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Chapel Hill Denham raises N17.85 billion via NIDF series 6

Chapel Hill Denham has announced that it has raised N17.85 billion in its Nigeria Infrastructure Debt Fund (“NIDF”) which closed on Tuesday.

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Chapel Hill Denham raises N17.85 billion via NIDF series 6

Chapel Hill Denham has announced that it has raised N17.85 billion in its Nigeria Infrastructure Debt Fund (“NIDF”), which closed on Tuesday. The sixth capital raise (NIDF Series 6) was launched in June 2017 and oversubscribed as a number of domestic investors subscribed to it. This was disclosed in a statement issued by Chapel Hill Denham and seen by Nairametrics.

Some of the domestic investors are pension funds, insurance companies, asset managers, family offices, and other qualified individual investors.

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Chapel Hill Denham raises N17.85 billion via NIDF series 6

Anshul Rai, NIDF

What you need to know about NIDF: The Series 6 offer attracted 2 new pension fund investors bringing the total number of PFAs participating in the Fund to 22. Following the close of Series 6, and with N58 billion (US$190 million) in capital, the NIDF is the single largest issue of non-sovereign credit in Nigeria.

Details: The fund has been delivering NIDF on all its key investment objectives, as investors enjoy consistent, attractive and predictable real returns (above inflation), along with low volatility and principal preservation.

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[READ MORE: International Breweries Plc raises N165 billion, Rights Issue fully subscribed)

The statement revealed that the total returns for the two and a half year period ending December 2019 were 69.2% (assuming distributions were reinvested).

It stated, “In a low yield environment, the NIDF presents a compelling investment case – the Fund targets a gross return of 300bps to 450bps over and above the benchmark FGN 10yr bond yields.

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“Besides delivering attractive returns, the NIDF is also at the core of Nigeria’s economic transformation by adding to the country’s infrastructure stock, channelling institutional capital into productive assets, and supporting sustainable economic growth.”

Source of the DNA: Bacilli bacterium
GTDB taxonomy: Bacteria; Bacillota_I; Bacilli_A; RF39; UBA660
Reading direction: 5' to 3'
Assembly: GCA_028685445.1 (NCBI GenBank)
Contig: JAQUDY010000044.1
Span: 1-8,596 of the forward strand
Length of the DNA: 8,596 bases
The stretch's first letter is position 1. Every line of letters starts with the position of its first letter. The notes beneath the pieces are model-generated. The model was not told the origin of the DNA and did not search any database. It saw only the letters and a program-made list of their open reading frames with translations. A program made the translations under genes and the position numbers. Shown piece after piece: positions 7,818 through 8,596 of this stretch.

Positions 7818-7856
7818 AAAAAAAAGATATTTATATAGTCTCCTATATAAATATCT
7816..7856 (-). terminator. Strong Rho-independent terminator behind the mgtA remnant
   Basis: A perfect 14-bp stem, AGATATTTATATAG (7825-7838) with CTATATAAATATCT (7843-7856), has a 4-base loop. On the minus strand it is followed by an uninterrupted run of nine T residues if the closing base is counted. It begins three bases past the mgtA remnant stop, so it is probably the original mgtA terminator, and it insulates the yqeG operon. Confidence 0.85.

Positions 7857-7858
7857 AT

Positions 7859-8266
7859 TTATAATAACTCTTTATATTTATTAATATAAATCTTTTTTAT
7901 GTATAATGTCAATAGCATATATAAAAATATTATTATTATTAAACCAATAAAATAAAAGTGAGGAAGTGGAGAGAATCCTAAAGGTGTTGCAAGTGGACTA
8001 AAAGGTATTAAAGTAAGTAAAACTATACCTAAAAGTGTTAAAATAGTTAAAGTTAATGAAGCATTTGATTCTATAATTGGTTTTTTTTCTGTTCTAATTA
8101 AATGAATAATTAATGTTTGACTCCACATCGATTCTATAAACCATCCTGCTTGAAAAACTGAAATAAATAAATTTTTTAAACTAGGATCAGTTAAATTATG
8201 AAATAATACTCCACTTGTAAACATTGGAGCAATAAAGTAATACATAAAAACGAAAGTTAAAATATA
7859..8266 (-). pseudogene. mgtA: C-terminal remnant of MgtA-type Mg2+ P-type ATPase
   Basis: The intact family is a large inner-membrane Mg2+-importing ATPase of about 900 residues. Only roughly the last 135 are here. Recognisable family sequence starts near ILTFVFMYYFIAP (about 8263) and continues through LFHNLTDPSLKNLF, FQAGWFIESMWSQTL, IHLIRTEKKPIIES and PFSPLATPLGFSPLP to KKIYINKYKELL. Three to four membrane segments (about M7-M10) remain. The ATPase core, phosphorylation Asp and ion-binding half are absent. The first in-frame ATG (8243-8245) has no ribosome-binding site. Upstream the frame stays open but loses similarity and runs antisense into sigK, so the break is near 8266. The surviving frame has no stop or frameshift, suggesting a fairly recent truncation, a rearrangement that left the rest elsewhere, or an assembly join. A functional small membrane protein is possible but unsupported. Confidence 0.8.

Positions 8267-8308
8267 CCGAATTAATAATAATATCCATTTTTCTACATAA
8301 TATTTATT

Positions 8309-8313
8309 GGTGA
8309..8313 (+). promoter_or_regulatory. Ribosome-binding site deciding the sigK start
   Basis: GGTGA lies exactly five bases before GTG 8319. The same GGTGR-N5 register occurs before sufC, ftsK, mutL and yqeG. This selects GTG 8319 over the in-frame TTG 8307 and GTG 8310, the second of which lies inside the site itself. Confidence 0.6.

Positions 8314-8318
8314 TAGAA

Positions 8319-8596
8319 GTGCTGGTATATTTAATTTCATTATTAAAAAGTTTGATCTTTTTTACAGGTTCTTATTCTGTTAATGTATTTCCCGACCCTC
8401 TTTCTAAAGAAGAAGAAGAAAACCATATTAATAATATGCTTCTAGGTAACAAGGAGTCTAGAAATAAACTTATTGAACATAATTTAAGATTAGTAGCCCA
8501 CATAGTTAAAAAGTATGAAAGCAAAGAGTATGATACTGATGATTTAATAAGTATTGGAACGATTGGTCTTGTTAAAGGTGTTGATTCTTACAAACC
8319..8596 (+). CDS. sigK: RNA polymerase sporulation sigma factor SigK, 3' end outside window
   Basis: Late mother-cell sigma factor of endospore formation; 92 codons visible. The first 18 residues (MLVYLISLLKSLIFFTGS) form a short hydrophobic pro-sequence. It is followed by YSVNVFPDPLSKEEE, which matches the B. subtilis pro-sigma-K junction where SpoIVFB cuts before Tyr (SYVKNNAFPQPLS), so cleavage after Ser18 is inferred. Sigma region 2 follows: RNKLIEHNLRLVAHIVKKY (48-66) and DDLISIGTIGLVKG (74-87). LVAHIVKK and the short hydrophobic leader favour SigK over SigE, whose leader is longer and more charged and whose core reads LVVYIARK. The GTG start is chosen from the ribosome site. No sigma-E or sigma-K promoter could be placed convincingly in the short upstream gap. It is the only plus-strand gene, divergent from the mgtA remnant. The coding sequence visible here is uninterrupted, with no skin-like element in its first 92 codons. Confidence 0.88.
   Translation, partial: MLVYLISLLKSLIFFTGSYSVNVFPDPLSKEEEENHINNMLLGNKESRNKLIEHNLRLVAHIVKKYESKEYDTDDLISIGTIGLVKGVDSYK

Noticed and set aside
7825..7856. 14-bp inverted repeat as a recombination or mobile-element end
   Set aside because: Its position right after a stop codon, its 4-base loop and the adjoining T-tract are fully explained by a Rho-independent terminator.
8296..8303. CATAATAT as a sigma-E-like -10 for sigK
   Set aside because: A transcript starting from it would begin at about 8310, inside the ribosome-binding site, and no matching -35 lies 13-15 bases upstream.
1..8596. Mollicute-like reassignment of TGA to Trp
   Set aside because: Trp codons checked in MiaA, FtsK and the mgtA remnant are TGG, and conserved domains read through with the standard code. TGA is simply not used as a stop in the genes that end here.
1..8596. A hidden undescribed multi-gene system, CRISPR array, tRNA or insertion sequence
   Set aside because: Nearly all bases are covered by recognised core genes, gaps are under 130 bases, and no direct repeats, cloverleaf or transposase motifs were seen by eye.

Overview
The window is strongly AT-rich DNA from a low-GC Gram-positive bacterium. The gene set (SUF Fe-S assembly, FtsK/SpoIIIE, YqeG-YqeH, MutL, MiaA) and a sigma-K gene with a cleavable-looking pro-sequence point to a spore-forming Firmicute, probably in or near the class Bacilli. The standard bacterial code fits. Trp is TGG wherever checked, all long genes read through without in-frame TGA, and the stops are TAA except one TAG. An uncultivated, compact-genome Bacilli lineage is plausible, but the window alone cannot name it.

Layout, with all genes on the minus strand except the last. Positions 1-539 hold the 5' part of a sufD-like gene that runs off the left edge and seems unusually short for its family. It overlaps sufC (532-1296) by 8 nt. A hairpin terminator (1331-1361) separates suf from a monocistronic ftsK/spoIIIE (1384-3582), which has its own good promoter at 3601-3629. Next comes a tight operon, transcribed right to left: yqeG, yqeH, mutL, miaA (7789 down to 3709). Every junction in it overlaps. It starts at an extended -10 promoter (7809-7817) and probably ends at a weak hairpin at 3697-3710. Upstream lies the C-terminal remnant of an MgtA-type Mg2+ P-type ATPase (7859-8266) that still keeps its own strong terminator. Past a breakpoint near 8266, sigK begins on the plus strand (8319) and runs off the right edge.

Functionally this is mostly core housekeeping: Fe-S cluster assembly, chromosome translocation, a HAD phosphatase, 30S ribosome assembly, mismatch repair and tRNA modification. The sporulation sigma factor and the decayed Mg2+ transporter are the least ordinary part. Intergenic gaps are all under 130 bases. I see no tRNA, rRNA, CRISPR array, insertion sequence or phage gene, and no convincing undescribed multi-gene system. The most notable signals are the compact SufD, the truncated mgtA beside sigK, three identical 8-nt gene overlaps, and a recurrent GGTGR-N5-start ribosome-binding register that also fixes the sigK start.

Partners of Chapel Hill Denham, Bolaji Balogun and Philip Southwell said, “This fundraise reflects the excellent relationships we have with our investors given the strong results of NIDF since inception.

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“We are grateful to our investors, particularly Nigeria’s pension funds, for their ongoing support and look forward to putting this capital to work on their behalf.”

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Chief Executive Officer, NIDF, Anshul Rai, said, “Despite the challenging economic environment we continue to see compelling opportunities in the infrastructure sector in Nigeria. NIDF’s progress demonstrates the importance of local currency financing in Nigeria and the continued desire for well-structured, long-term project finance.”

[READ ALSO: Bitfxt raises N5.45 billion from UK firm)

About NIDF: The Chapel Hill Denham’s Nigeria Infrastructure Debt Fund is the first and only infrastructure debt fund dedicated to and domiciled in Nigeria. The Fund is an Infrastructure Fund under the rules and regulations of the Securities & Exchange Commission, Nigeria and the National Pension Commission, Nigeria. The Fund’s Units are listed on the FMDQ OTC Securities Exchange, Nigeria.

The Fund has registered a programme for issuance of up to two billion Units with par value of N200 billion. NIDF is sponsored by Chapel Hill Denham and Chapel Hill Denham Management Limited is the Fund Manager of NIDF.